Historical Dictionary



On coming to power, the Democratic Republic of Vietnam (DRV) immediately went to work creating a public security force in order to establish order and guarantee the new state’s security as quickly as possible against real and imagined enemies, above all the French and anti-DRV Vietnamese groups. In the north, the DRV created the Bureau of Security Forces for Northern Vietnam (So Liem Phong Bac Bo), modeled largely on the French Sûreté. Recently liberated from colonial detention in Madagascar, Le Gian directed this bureau with Tran Hieu serving as his deputy director. The Bureau of Security Forces for Northern Vietnam consisted of a Scouting Intelligence Unit (Ban Trinh Sat), a Political Bureau (Phong Chinh Tri), a Bureau of Legal Administration (Phong Hanh Chinh Tu Phap), and a Bureau of Identification (Phong Can Cuoc). In central Vietnam, the DRV started more modestly with a simple Scouting Intelligence Service (So Trinh Sat). In Nam Bo, the National Defense Guard (Quoc Gia Tu Ve Cuoc) came to life under the leadership of Duong Bach Mai, Nguyen Van Tran, and later Cao Dang Chiem. When war broke out below the 16th parallel in mid-September 1945, part of the Guard was pushed out of Saigon-Cholon while the rest went underground.

From the outset, the Indochinese Communist Party (ICP) sought to control and to direct these new police services. In charge of this was a discreet man who oversaw the party’s own internal security affairs – Tran Dang Ninh. He had served time in the famous Son La colonial prison before 1945. In 1947 he assumed the leadership of the Control and Inspection Board (Ban Kiem Tra) of the Executive Committee of the Central Committee of the ICP. He served as the deputy director of the party’s General Inspectorate for the Government (Tong Thanh Tra Chinh Phu). He also headed up the Central Committee’s own Surveillance Board (Ban Trinh Sat) to oversee and coordinate the emerging security services. On 21 February 1946, with Tran Dang Ninh’s backing, the government promulgated decree 23 which unified all security and police forces under the Ministry of the Interior. This was the Vietnamese Public Security Department (Viet Nam Cong An Vu). Officially Le Gian headed the new department for the government; but he was secretly answerable to the ICP Central Committee via Tran Dang Ninh. The central governing body of the public security force was referred to as the Nha Cong An Viet Nam. It stood between the Ministry of the Interior and the two lower levels of this new security administration. The first was the Public Security Services in northern, central, and southern Vietnam (So Cong An Bac Bo, Trung Bo and Nam Bo) and the second was the provincial Public Security Services (Ty Cong An). The Public Security Department was in charge of collecting information and documentation both inside and outside the country that was vital for ensuring national security. Internal security was the priority at the outset. Police forces were mainly concerned with keeping the state alive and protecting it against its internal and external enemies. This meant maintaining law and order, and neutralizing anti-communist opponents, such as the Greater Vietnam Nationalist Party (Dai Viet Quoc Dan or Dai Viet), the Vietnamese Nationalist Party (Viet Nam Quoc Dan Dang, VNQDD), and the Alliance League (Dong Minh Hoi).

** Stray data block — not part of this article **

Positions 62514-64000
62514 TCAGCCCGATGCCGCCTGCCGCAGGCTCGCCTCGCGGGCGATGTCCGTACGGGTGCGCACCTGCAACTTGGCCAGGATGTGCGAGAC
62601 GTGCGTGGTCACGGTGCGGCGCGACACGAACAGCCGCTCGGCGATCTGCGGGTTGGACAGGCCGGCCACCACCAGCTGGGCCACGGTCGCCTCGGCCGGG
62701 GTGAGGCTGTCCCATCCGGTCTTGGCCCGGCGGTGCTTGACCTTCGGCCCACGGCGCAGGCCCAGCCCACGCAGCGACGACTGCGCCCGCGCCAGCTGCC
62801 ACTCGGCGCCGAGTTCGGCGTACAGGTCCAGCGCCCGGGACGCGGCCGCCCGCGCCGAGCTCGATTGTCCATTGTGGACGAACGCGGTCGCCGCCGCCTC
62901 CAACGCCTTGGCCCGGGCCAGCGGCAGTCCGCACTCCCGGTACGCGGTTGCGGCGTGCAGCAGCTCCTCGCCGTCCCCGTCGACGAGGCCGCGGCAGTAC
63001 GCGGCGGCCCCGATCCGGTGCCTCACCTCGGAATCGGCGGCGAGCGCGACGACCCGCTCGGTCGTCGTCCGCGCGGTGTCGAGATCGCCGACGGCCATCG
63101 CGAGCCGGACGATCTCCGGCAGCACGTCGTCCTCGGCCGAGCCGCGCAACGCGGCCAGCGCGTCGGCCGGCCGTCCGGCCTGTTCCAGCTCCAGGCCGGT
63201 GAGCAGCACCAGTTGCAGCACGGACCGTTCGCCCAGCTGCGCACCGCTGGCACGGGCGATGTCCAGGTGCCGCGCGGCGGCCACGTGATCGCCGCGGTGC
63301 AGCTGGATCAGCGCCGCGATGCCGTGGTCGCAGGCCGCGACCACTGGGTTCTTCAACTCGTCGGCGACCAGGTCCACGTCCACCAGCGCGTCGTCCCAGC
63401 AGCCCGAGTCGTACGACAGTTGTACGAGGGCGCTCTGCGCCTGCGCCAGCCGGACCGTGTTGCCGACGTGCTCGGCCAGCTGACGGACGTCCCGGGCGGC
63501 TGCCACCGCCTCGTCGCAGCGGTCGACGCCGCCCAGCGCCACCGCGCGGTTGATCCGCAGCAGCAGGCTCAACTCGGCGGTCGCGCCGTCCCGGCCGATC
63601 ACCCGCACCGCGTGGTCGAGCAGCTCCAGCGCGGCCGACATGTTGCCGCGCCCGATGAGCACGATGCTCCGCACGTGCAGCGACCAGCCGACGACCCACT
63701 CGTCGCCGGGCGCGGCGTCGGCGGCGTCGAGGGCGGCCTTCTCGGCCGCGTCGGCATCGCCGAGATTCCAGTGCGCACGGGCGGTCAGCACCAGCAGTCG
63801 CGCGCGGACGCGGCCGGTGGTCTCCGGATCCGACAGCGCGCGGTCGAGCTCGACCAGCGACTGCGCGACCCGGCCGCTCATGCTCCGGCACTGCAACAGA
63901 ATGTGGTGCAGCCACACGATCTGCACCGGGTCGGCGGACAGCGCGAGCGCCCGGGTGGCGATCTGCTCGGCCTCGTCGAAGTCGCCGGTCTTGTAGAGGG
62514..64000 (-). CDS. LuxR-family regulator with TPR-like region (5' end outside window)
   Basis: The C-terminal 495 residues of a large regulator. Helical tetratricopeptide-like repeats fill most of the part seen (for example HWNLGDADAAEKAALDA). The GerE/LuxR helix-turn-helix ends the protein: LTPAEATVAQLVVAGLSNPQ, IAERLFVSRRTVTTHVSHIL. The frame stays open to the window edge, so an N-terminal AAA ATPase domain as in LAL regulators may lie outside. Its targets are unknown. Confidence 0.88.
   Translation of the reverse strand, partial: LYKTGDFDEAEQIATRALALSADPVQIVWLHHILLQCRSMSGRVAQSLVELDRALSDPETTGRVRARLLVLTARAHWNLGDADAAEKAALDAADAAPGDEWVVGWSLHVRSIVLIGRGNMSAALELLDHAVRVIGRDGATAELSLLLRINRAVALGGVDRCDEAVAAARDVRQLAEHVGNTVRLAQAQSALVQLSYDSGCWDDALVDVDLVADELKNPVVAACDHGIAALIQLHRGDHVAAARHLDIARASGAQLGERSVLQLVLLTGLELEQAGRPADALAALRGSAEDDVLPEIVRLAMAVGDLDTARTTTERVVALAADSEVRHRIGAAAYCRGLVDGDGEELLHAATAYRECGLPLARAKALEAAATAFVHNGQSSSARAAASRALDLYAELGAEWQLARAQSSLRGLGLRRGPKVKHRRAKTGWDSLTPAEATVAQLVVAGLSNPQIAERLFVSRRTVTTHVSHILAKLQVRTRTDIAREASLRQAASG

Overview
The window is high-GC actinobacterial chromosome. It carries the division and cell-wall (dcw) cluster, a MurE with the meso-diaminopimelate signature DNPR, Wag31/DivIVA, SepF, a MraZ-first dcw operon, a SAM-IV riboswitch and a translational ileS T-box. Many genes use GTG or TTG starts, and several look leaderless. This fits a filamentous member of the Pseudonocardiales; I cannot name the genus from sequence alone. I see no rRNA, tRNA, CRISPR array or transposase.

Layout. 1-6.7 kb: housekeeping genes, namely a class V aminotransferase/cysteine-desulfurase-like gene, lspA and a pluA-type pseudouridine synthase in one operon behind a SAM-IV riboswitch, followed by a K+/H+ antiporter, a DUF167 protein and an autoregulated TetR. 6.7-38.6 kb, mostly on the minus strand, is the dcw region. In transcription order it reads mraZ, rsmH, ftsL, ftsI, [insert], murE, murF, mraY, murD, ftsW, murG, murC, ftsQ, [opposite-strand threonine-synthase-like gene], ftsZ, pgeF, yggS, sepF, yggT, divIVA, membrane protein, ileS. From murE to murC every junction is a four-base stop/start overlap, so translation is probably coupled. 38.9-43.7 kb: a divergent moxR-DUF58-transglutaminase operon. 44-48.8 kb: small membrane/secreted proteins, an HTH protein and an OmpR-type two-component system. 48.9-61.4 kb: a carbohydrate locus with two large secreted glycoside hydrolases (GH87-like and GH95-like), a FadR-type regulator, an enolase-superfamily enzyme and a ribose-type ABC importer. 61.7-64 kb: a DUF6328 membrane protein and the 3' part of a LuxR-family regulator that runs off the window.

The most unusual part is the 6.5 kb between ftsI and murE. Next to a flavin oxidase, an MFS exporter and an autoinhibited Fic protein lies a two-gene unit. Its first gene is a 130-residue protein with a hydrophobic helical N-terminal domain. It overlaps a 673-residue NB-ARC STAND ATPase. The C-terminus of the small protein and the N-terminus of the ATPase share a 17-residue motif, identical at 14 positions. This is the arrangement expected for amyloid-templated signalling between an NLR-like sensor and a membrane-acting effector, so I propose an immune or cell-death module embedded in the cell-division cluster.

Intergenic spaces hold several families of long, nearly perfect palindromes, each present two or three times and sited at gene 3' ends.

The crucial conjuncture in the modernization and professionalization of Vietnamese intelligence occurred in 1950. Between 8 and 15 January 1950, as the Cold War bore down on all of Indochina, the fifth countrywide meeting of public security took place in Tuyen Quang. This important meeting approved the revamping of the service in light of the new international situation and the preparations for the general counter-offensive. Directives were issued to train more cadres, step up espionage and counter-espionage activities (even against American and British targets), and develop better intelligence on the counter-revolutionary government coming into being under the direction of Bao Dai. This meeting concluded that the public security forces were to maintain order and security, protect the Vietnamese state, and contribute to the independence struggle. In 1953, Tran Quoc Hoan took over as head of the newly created Ministry of Public Security. See also ANTOINE SAVANI; INTELLIGENCE SERVICES, ARMY OF THE DEMOCRATIC REPUBLIC OF VIETNAM; MARCEL BAZIN; MAURICE BELLEUX; SERVICE DE DOCUMENTATION EXTÉRIEURE ET CONTRE-ESPIONNAGE; SÛRETÉ FÉDÉRALE.